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Trust and transparency


Dear Diane,

The level of trust required for any society to sort of work is an interesting question. Because you are surely right that we cannot literally check out everything we're told in the media. What I tend to do is trust the data on matters about which I have profound ignorance, and be skeptical about what I know well (because I can check it out). But I know there are risks in this survival habit.

So the other thing I do—when I'm beyond my depth—is rely on "my" experts in each field—the folks in each field I've decided think like me, but know more. Every person of power obviously is required to do something like this all the time since they cannot possibly be experts even on every field which they must make decisions about. So they have their staff, who vet them, provide them with abbreviated versions of what they need to know about alongside of who said what. Us more "ordinary" folks, who can't afford our own staff, either pass over a lot of what's going on in the world or rely on some version of the truth, which seems to match our biases.

I'm simplifying things, but I think it goes something like this. Agreed?

If almost "everyone" (that we read) claims that schools once were better, it becomes "common wisdom" and doesn't require a fact-checker (so to speak). I've always been curious when I write about which facts the folks I write for want citations for. It happens when I claim, for example, that schools are actually better than they used to be. Neither is easy to establish, but only the latter requires me to "prove" my case.

If I claimed that there is no industrialized nation on earth that has less social mobility than the U.S., lots of folks would challenge me. So I'd have to dig up the story that I just read on the back pages of, I think, The New York Times. But if, in passing, I said that the U.S. was and remains a nation in which everyone can, rise above his/her origins few would ask for evidence to support such a claim.

So, maybe our search for neutral data on schools won't be easy to establish, Diane. Our friend Chancellor Klein responded to a recent NY Times column (by Samuel G. Freedman, July 4; subscription or fee required) on the overload of teacher paperwork. He once again asserted that things have never been so good. Paperwork is not a dirty word. Teacher morale is high, and turnover is no longer a problem—retention is now at a 90 percent rate. How would I know if his claims are accurate? Or what the data actually means? (Does it mean that in five years, half the new teachers are gone?)

The Washington Monthly, which has sort of my politics, recently noted that conservatives are right about one thing: money for schools doesn't go far to explain success. Evidence? Compare D.C. schools to adjacent Virginia/Maryland district schools. Same (or lower) dollar figures and very different test scores and graduation rates. What's wrong with this evidence? The parents in the adjacent communities spend two or three (at least) times as much on their children's education, in the larger sense of that word, during the 4/5 of their waking hours not spent in school. I've toted it up with my children and grandchildren—what we do for them that provides the backdrop for their superior academic scores, their belief in schooling, etc.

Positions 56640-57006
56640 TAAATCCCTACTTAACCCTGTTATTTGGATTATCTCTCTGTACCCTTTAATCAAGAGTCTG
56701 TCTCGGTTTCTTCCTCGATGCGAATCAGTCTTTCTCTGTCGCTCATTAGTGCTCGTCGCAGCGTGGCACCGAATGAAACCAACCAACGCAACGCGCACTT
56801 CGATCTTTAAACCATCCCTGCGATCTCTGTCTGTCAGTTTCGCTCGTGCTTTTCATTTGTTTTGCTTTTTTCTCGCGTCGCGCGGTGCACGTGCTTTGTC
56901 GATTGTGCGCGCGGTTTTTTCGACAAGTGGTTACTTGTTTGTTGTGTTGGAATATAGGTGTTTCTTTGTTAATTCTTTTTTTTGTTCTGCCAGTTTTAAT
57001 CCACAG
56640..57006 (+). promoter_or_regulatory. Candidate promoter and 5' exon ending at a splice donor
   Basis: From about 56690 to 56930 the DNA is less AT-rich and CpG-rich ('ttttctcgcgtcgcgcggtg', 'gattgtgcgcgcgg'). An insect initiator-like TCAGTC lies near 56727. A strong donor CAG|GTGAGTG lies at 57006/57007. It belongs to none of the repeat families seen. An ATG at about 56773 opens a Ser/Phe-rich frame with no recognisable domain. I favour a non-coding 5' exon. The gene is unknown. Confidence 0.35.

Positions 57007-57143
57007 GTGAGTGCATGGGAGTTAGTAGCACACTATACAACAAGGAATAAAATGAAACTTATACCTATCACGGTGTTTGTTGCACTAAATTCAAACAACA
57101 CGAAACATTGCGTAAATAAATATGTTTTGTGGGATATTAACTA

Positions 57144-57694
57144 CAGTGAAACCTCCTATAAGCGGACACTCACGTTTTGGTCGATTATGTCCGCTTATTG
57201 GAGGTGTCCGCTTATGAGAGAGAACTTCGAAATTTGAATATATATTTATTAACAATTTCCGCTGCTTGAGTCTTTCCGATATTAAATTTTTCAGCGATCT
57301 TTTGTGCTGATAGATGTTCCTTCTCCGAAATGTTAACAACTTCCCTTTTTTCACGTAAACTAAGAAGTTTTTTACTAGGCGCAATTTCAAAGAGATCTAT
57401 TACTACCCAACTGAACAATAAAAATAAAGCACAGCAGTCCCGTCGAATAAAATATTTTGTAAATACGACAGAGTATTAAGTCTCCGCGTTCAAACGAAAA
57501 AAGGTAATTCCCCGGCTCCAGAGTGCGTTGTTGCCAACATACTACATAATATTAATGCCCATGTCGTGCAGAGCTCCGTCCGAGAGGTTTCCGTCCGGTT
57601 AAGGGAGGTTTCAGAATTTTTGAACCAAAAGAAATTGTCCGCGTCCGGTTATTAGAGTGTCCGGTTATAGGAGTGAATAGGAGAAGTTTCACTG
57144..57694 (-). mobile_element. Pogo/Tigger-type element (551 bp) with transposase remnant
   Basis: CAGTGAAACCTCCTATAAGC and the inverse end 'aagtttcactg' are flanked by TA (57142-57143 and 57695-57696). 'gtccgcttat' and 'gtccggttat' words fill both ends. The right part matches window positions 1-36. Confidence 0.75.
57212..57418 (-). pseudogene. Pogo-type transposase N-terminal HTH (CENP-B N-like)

Making sense of the world is tough, and a lot interferes with our "neutrality"—our particular experience, assumptions, etc. This doesn't mean we shouldn't always be searching for some reliable unbeatable truths. But it reminds me why it is that people I respect often reach such different conclusions.

Chancellor Klein—who doesn't perhaps do his own paperwork—undoubtedly believes every word he says. His staff—in addition—probably feed him the data he wants to hear. But I'd like him to turn over the data he's using to reach his sunny conclusions so others can reach their own conclusions. The best we can do—as you said some time ago—is demand transparency.

It's critical even to the discussion of the "achievement gap"—which I want us to discuss soon.



I'm more likely to give credence to statistics when the terms are well defined. "Retention rate" doesn't mean a lot by itself -- as you point out, if 10% of teachers leave each year, you could call it a 90% retention rate, but still means that the average teacher stays less than 7 years.

-- Rachel

Yes! There's not a day goes by that I don't find numerous examples of your point. See the following for example! Who's right? What are they defining differently or is the statistics that they're using differently? I tend to go with those saying what I want to believe, but the other choice is to have to be an expert o everything???? Or believe nothing? Deb

"TEMPE, Ariz and BOULDER, Colo., July 18, 2007 – A new report suggests that state appropriations to support colleges and universities actually result in lower statewide economic growth. This report, published by Michigan’s Mackinac Center for Public Policy, has now been independently reviewed for the Think Tank Review Project by Professor José Luis Santos of UCLA, who found the report’s analysis and data to be weak and misleading. He concludes that the report relies on ideology rather than evidence to make its case and that it ignores much evidence contrary to its assertions.

The report, 'Michigan Higher Education: Facts and Fiction,' was authored by Richard Vedder and Matthew Denhart. They argue...that states with greater appropriations for higher education are more likely to have lower economic growth."

To support or not to support higher education (if it leads to ecoomic decline), that is the question.

Sounds like Hall's 1950s book "How to Lie with Statistics," is in need of some clever new chapters---you are well on your way of finishing them in blog form!

I noticed an area of potential common ground when Prof. Meier said, how some wealthy parents are able to provide a "backdrop for [students] superior academic scores, their belief in schooling, etc." This certainly resonates with Prof. Ravitch's concluding paragraph in this months NY Sun article where she writes: "We will continue to misdiagnose our educational needs until we focus on the role of students and their families."

Although, it's unclear what the best fabric for this backdrop is, it is clear that it begins outside of school and often with families (if they exist).

More likely the contents of this fabric will be full of words like holistic health, environment, family values, mores, nourishment, public funding, equality, community, and so forth.

However, I don't really want to comment on the text of your debate, but the context of it.

I in no way mean to dissuade you or come across as ungrateful by saying this, but I find it most unfortunate that these discussions all seem to stem from the fact that the education system is the only universal thing that the public works together on. And that because of this, educators-like-yourselves are left with the weight of the world on your shoulders and the fate of our society.